A man accused of driving a bus into a group of security forces in Tehran and killing three of them has been sentenced to “death by retribution.”
Mohamad Salas, a dervish of the Gonabadi order, was convicted of driving a bus into a group of police and plainclothesmen in the heat of bloody clashes between security forces and Gonabadi dervishes February 19.
According to court officials, the victims’ relatives called upon the Islamic Republic’s judiciary officials to punish Salas on the basis of “qissas,” Islamic retribution or “retaliating in kind,” i.e. death.
During the hearings in March, Salas testified that he had lost control of his behavior after his head was fractured in seventeen places during clashes with the police. Furthermore, he repeatedly insisted that he had no intention of killing the policemen but was panicked and trying to flee the clashes.
“The security forces battered me so hard that I lost control. They made me angry. I was afraid that they might come back to the bus and beat me again,” Salas said.
Speaking about his weak eyesight, Salas testified, “I got into the bus to drive it toward the police station. I was driving slowly so that the police could move aside. I flashed my headlights and honked the horn as I went forward. My foot was on the accelerator.”
The Center for Human Rights in Iran (CHRI) also cited Salas as saying, “We [dervishes] are human beings, not animals. As I stand here, I ask God to grant patience to the victims’ relatives and forgiveness for myself. I am sad. I’m not saying these things to escape execution. I would love to be executed. I just wanted to drive away from the disturbances. I didn’t go over them [policemen] deliberately. My conscience is clear. It was God’s will; even if fifty people had died… I don’t want to go back to society. I don’t want to live.”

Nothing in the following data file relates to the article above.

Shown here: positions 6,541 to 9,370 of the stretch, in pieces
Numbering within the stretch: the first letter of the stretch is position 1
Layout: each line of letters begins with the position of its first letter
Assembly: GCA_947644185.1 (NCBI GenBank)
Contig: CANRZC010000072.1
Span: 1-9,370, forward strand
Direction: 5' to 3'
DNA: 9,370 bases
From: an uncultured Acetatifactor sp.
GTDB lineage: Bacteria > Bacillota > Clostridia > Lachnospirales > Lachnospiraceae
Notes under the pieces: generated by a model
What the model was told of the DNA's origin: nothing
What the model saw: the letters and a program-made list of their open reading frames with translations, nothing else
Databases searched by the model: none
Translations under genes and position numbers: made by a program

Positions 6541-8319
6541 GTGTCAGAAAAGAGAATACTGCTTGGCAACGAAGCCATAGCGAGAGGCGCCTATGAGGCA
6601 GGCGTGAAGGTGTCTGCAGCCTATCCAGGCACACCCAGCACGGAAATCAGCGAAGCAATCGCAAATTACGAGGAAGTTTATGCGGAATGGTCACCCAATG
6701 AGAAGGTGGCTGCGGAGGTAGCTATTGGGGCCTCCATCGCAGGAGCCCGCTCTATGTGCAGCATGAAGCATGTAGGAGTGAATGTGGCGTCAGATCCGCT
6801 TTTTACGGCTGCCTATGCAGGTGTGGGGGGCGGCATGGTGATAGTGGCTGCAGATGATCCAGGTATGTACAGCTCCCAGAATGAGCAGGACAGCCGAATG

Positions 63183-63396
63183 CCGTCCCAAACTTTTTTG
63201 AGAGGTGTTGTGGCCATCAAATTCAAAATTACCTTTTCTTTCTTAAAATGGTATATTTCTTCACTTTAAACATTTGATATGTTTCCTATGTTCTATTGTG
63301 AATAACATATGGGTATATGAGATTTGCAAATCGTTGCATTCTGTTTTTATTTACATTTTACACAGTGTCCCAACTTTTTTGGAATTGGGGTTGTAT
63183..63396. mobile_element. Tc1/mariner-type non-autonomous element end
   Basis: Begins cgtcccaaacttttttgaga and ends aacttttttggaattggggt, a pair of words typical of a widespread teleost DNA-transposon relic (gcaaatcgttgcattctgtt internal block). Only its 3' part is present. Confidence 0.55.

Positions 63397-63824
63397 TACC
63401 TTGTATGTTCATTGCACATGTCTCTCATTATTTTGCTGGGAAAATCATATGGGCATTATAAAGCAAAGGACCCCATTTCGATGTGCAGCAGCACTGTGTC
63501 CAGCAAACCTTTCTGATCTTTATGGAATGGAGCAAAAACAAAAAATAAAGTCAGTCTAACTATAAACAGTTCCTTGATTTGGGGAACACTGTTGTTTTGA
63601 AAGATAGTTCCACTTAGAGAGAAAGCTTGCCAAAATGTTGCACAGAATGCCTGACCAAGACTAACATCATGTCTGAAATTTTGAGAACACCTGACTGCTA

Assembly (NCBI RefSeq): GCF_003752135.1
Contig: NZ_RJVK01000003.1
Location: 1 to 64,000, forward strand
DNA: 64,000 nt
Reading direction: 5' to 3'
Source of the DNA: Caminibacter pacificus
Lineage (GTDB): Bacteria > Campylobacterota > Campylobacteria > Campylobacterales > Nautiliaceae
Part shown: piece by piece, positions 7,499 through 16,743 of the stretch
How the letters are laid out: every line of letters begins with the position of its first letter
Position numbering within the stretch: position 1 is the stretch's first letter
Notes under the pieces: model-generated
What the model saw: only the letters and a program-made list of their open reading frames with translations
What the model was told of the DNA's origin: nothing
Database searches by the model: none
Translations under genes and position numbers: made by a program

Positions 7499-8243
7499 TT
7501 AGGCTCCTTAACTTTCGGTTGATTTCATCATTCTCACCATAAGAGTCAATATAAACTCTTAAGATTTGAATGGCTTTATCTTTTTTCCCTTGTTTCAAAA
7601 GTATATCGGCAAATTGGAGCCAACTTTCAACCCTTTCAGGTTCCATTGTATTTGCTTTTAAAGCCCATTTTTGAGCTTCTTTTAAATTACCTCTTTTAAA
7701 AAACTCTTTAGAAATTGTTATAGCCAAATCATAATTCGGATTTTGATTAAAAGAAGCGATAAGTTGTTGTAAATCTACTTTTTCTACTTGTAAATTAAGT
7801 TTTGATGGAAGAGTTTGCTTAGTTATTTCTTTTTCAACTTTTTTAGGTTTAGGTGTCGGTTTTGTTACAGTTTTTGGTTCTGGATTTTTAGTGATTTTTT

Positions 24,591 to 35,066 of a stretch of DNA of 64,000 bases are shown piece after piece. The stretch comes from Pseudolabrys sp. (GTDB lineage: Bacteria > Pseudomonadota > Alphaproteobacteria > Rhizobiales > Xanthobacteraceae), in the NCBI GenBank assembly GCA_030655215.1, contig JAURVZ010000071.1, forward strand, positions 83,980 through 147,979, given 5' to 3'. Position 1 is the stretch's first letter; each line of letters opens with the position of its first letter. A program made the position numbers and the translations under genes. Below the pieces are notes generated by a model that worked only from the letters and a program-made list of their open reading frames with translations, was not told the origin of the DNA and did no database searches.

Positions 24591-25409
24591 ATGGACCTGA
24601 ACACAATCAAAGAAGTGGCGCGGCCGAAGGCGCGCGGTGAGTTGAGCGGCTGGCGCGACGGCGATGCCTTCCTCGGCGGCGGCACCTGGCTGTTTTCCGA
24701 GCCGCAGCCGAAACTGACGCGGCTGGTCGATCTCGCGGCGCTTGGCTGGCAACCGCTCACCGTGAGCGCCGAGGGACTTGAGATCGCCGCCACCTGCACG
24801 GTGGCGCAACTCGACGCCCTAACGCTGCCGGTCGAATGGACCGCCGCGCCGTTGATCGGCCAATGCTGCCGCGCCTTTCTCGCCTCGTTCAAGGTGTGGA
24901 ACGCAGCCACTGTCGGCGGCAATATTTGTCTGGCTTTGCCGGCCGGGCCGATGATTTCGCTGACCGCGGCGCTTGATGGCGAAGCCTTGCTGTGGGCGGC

Three weeks before the trial even began, Tehran Police Chief and Islamic Revolutionary Guards Corps (IRGC) General Hossein Rahimi said March 1 that Salas would be executed for killing the policemen before the end of the [Iranian] year March 20.
The dervishes were protesting the arrest of members of their religious order, as well as rumors that their 91-year-old leader Nourali Tabandeh would soon be detained by police, despite assurances by the authorities that they had no such intention.
Two members of the paramilitary Basij force, which is linked to the hardline conservative IRGC, were also killed in the skirmishes, authorities said.
Some 300 dervishes were reportedly arrested following the violence.
The daughter of one of them told RFE/RL's Radio Farda March 4 that her father died while in custody. Tayebeh Raji said authorities had informed her family that her father, Mohammad Raji, died after falling into a coma caused by "bleeding and injuries."
More than 80 Iran-based political and rights activists said in a statement issued March 3 that they were concerned over "unpleasant reports" regarding conditions for the Gonabadi dervishes and their situation behind bars. The statement, published by opposition websites, called for fair legal processes concerning indictments filed against the detained dervishes, who practice a Sufi denomination of Islam.
"We expect the judiciary to respect the laws and the civil rights of [detainees] fully," the statement said.
Sufism, a mystical branch of Islam, is not illegal in Iran, but rights groups accuse the Iranian government of harassment and discrimination against followers of Sufism, including the Gonabadi dervishes, one of the largest Sufi sects.
In March 2017, the UN Special Rapporteur for the Human Rights Situation in Iran expressed concern over the state targeting of members of Sufi groups, saying they "continue to face arbitrary arrest, harassment, and detention and are often accused of national security crimes."